For the longest time Firefox has been my favorite browser, with Internet Explorer second. Firefox was the most user-friendly and where FF didn’t work very well or crashed, IE was always a reliable fallback. I don’t mean IE6. That was an exploding turd.
Other than consuming more memory and CPU, over the past few years Firefox hasn’t really improved at all. It hasn’t become more user-friendly, more stable, or more fun to use. That’s not really a problem — it’s always been perfectly usable — but it’s left room for other browsers to pass them up.
Well, not everyone is as inept as the developers of Konqueror. Doing some memory and CPU benchmarking for work led me to try a few browsers I hadn’t spent any time with before — Opera, Safari, Seamonkey, Aurora, Epiphany, etc. For the most part they were just your average Webkit-based or Gecko-based cookie-cutter browsers without much going for them. Except Opera.
I only spent a little while with it, but for the purposes of the project I was working on, it was the most consistent across operating systems (Linux, Windows, MacOS), most consistently standards-compliant , and most reliable. I used it enough that I got used to the interface, which is nice because it just gets the hell out of the way and leaves plenty of room for the sites its displaying. Even better, the behavior and options (open in new tab vs. open in new background tab, search bar has ‘paste and go’ option, etc.) cater precisely to the way I want to use the web.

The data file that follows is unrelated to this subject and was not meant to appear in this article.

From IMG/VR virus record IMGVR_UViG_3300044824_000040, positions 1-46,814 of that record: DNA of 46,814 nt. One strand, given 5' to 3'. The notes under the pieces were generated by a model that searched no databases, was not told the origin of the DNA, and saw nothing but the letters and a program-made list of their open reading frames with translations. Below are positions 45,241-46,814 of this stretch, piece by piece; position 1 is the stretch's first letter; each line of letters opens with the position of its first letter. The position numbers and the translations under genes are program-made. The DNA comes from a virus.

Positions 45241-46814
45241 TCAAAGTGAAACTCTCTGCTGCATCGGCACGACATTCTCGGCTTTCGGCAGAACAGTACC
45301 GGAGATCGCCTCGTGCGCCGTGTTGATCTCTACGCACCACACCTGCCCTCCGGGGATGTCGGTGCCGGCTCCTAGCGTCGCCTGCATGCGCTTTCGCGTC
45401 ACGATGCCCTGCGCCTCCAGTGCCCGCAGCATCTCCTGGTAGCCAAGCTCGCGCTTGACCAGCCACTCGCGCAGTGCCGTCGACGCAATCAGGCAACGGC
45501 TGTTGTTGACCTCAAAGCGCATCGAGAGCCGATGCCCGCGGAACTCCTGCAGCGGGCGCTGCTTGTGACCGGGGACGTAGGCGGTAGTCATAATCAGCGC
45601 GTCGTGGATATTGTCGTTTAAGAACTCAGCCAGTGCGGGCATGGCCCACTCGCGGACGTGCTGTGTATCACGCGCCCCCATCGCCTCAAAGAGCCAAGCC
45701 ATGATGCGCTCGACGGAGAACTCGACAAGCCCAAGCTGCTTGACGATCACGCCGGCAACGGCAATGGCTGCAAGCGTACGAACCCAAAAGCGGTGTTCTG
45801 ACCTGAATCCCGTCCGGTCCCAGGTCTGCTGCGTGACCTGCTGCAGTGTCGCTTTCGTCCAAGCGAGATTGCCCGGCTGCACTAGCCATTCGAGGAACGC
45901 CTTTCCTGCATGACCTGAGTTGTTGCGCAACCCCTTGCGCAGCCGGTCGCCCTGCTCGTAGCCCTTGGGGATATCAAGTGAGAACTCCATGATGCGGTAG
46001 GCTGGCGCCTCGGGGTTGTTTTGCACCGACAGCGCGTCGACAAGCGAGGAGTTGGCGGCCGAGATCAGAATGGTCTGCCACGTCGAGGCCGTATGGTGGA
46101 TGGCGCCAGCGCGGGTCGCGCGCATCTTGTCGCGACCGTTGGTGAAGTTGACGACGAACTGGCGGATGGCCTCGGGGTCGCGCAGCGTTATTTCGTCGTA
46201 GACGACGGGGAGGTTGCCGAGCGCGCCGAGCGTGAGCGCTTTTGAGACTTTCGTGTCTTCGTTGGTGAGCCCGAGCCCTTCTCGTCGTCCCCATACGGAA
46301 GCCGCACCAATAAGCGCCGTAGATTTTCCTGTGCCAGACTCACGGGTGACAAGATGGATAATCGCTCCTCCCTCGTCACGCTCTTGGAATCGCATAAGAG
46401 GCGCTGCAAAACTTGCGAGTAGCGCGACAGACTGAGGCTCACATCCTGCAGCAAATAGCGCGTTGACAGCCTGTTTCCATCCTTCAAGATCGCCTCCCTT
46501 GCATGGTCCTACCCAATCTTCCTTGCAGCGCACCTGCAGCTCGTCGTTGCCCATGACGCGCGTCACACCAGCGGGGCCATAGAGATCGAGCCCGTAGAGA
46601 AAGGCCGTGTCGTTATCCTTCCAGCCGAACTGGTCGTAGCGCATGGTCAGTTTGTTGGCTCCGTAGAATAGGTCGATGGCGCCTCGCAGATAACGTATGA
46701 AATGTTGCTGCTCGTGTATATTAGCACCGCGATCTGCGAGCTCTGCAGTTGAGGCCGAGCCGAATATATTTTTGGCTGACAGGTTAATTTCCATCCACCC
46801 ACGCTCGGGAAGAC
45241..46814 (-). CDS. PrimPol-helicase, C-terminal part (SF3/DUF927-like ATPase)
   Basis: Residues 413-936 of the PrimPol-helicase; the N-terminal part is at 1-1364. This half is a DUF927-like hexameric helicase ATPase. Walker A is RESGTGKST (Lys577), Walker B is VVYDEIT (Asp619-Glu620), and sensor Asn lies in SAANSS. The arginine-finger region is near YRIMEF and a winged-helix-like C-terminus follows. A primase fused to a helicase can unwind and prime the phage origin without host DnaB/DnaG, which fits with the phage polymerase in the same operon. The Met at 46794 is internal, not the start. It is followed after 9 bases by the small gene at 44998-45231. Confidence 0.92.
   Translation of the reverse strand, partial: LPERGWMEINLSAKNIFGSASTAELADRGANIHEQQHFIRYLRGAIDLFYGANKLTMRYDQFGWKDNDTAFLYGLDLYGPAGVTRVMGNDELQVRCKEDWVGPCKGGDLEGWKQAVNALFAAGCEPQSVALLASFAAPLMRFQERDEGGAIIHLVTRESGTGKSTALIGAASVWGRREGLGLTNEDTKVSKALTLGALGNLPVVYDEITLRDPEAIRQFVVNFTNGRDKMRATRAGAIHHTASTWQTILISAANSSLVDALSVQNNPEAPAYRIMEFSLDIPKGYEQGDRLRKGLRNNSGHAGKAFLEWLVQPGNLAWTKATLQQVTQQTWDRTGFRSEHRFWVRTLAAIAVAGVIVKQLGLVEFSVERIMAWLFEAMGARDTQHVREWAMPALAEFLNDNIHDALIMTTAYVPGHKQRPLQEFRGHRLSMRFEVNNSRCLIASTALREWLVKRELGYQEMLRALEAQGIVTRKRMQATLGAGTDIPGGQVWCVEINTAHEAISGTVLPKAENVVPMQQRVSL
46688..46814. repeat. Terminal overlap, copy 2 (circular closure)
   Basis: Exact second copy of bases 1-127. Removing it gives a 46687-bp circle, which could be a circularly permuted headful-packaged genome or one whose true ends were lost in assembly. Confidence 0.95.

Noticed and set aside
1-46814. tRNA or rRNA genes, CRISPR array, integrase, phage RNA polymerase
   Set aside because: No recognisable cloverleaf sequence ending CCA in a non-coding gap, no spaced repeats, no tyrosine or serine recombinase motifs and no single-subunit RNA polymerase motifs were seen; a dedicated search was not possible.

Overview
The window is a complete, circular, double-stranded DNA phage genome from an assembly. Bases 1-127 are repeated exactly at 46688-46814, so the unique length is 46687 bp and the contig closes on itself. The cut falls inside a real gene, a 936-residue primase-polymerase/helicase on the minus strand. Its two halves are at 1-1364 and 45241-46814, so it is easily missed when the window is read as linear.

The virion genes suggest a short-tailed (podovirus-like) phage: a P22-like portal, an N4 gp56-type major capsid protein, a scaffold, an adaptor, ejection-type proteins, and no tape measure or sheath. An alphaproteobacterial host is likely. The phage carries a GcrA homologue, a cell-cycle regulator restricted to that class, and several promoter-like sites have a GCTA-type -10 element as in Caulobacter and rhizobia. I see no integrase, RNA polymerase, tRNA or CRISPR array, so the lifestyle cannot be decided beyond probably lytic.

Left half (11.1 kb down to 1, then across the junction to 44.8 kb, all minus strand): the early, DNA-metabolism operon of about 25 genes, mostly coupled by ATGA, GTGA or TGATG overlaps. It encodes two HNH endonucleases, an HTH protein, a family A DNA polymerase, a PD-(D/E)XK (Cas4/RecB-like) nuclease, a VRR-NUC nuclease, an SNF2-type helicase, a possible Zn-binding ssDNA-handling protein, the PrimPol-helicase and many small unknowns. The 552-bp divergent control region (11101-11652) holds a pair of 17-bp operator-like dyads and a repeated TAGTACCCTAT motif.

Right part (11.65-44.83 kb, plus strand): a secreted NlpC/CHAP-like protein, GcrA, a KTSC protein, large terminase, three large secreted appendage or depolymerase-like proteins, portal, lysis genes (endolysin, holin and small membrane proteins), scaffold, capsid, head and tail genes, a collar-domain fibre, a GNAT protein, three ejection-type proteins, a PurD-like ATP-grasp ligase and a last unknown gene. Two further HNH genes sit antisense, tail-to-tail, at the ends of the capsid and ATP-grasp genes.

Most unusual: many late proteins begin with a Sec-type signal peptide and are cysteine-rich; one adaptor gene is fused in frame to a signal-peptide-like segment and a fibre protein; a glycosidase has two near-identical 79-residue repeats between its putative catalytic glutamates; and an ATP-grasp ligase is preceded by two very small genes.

I really like the Internet Explorer 9 beta and it’s better than any IE yet, but it doesn’t make the greatest use of screen real estate.
I’m sold on Opera. I’ve made it my primary because it’s the best choice if you use multiple operating systems.